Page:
What Keeps Jonathan Zittrain up at Night?
Jonathan Zittrain is a Professor of Law at Harvard Law School, Professor of Computer Science at the Harvard School of Engineering and Applied Sciences, Vice Dean for Library and Information Resources for the Harvard Law School Library, and Co-Founder of the Berkman Center for Internet & Society. Previously, he was the Chair in Internet Governance and Regulation at Oxford University and a principal of the Oxford Internet Institute. He was also a visiting professor at the New York University School of Law and Stanford Law School.
Zittrain’s research interests include battles for control of digital property and content, cryptography, electronic privacy, the roles of intermediaries within Internet architecture, and the useful and unobtrusive deployment of technology in education.
He is also the author of The Future of the Internet and How to Stop It, as well as co-editor of the books, Access Denied (MIT Press, 2008), Access Controlled (MIT Press, 2010), and Access Contested (MIT Press, 2011).
Question: What keeps you up at night?
Jonathan Zittrain: What keeps me up late at night, in the sense of worry, I guess it’s innovation. It’s funny to be worried about it, because it’s a fair point that wow, look at the innovation we’ve seen over the past, not just 30 years, but over the past two years. But I also see ways in which the kind of truly revolutionary applications, like the world wide web, that have come about, kind of unsuspecting to the incumbents, whether government incumbents or corporate incumbents, like big Telcos or something, those get harder and harder to pull off as the devices and services people use are more controllable by a handful of vendors. It’s hard to try to be a canary in the coal mine here because right now we’re enjoying such innovation. But at the same time, we are truly in the midst of a sea change in how controllable the technology we use day by day is, and it is getting more and more controllable by a distinct group of entities, who may have our best interests in mind, at least at consumers right now, but they can change their minds or be regulated, forced to change their minds later.
So that keeps me up at night, and when I think of being kept up at night in a positive sense, I actually think about the possibilities behind so-called ad hoc mesh networking, the ability for these ubiquitous computers, little processors we have everywhere, whether a birthday card or a handheld phone, to talk to each other and like a bucket brigade, get bits moving from one place to another with no internet service provider having to be formally involved in many of the steps. The kinks haven’t been worked out on that yet, but if we had such a thing and could deploy such a thing, because there are enough reprogrammable devices in our hands, that you buy it to be a word processor on day one, but on day five, suddenly it’s got mesh networking, that means that if Hurricane Katrina hits and takes out most networks and power, or if the Chinese government decides to clamp down and try to cut off the internet, neither gets much in the way; because as long as you are near other people, bits are shuffling from one person to the next like hands across America out to drop points and exchange points. So that’s one of the most interesting pieces of basic research that I think is worth keeping an eye on that can transform this constant battle between cat and mouse and how regulable the internet can be.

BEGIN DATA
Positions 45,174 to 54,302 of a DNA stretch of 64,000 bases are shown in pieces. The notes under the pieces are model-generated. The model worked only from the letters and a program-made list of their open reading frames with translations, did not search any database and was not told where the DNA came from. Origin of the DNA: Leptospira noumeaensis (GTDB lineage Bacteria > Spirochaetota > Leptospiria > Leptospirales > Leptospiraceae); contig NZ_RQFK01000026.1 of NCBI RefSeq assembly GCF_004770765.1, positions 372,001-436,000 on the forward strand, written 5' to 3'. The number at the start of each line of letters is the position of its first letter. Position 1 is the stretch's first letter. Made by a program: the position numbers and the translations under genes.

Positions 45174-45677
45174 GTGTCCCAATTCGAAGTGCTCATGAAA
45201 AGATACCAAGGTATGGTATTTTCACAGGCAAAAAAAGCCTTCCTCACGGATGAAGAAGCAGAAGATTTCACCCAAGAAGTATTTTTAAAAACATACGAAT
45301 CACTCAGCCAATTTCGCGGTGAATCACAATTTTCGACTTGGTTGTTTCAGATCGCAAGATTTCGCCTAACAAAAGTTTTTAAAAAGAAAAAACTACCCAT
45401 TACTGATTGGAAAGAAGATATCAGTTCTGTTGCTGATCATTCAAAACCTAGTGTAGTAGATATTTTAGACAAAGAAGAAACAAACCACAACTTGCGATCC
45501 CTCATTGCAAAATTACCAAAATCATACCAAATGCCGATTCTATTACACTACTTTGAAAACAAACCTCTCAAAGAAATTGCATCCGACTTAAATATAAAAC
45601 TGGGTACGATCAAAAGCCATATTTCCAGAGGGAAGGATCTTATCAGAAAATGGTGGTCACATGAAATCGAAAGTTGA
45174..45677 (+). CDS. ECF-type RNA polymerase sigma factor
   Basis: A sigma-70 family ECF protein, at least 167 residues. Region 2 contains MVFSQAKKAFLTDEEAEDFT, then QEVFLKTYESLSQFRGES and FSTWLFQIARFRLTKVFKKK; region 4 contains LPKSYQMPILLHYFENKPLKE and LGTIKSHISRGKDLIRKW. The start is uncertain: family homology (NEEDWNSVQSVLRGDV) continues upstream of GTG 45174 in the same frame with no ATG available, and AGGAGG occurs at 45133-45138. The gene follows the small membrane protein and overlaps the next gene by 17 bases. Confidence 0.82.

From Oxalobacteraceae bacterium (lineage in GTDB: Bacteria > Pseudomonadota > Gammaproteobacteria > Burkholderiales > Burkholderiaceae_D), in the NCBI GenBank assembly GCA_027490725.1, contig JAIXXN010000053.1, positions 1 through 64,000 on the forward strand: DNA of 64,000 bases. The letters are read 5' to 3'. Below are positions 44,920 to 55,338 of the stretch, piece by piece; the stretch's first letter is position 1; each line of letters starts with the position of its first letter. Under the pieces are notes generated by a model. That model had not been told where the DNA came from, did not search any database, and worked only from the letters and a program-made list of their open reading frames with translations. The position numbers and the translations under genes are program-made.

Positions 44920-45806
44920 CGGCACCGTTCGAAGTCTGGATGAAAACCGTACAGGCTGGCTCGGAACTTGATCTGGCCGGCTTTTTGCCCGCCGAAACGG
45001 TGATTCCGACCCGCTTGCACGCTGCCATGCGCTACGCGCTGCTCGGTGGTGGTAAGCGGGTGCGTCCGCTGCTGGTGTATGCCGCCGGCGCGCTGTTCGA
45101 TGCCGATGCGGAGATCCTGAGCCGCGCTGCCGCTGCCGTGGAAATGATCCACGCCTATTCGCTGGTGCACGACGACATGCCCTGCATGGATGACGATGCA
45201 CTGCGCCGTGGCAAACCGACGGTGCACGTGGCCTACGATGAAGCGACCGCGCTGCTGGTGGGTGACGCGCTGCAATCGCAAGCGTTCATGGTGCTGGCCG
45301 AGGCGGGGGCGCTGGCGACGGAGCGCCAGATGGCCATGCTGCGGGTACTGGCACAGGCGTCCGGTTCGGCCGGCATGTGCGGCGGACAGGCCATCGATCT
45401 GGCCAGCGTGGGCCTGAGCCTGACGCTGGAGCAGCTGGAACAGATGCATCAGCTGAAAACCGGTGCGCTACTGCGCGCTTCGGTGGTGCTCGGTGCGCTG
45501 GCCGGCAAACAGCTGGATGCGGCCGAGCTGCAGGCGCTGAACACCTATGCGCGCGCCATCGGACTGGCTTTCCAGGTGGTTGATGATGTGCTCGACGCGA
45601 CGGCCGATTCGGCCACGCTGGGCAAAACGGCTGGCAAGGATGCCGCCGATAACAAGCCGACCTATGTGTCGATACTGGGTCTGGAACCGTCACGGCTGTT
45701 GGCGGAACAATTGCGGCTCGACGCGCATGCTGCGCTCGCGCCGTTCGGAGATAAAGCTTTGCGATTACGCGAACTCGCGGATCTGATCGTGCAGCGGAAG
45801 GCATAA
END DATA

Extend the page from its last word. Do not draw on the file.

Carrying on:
Recorded on August 18, 2009
The Professor of Law reflects on the potential wonders and horrors of our techno-driven future.
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- A team at UMass Amherst recently sequenced the genome of the Canadian lynx.
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- Conservationists interested in the Canadian lynx have a new tool to work with.
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Artwork: Guillaume le Clerc / Wikimedia Commons
13th-century fantastical depiction of an elephant.
It is easy to see how one can look at 66,000 genomic sequences stored away as being the analogous equivalent of the Svalbard Global Seed Vault. It is a potential tool for future conservationists.
But what are the practicalities of sequencing the genome of a lynx beyond engaging with broad bioethical questions? As the animal's habitat shrinks and Earth warms, the Canadian lynx is demonstrating less genetic diversity. Cross-breeding with bobcats in some portions of the lynx's habitat also represents a challenge to the lynx's genetic makeup. The two themselves are also linked: warming climates could drive Canadian lynxes to cross-breed with bobcats.
John Organ, chief of the U.S. Geological Survey's Cooperative Fish and Wildlife units, said to MassLive that the results of the sequencing "can help us look at land conservation strategies to help maintain lynx on the landscape."
What does DNA have to do with land conservation strategies? Consider the fact that the food found in a landscape, the toxins found in a landscape, or the exposure to drugs can have an impact on genetic activity. That potential change can be transmitted down the generative line. If you know exactly how a lynx's DNA is impacted by something, then the environment they occupy can be fine-tuned to meet the needs of the lynx and any other creature that happens to inhabit that particular portion of the earth.
Given that the Trump administration is considering withdrawing protection for the Canadian lynx, a move that caught scientists by surprise, it is worth having as much information on hand as possible for those who have an interest in preserving the health of this creature—all the way down to the building blocks of a lynx's life.
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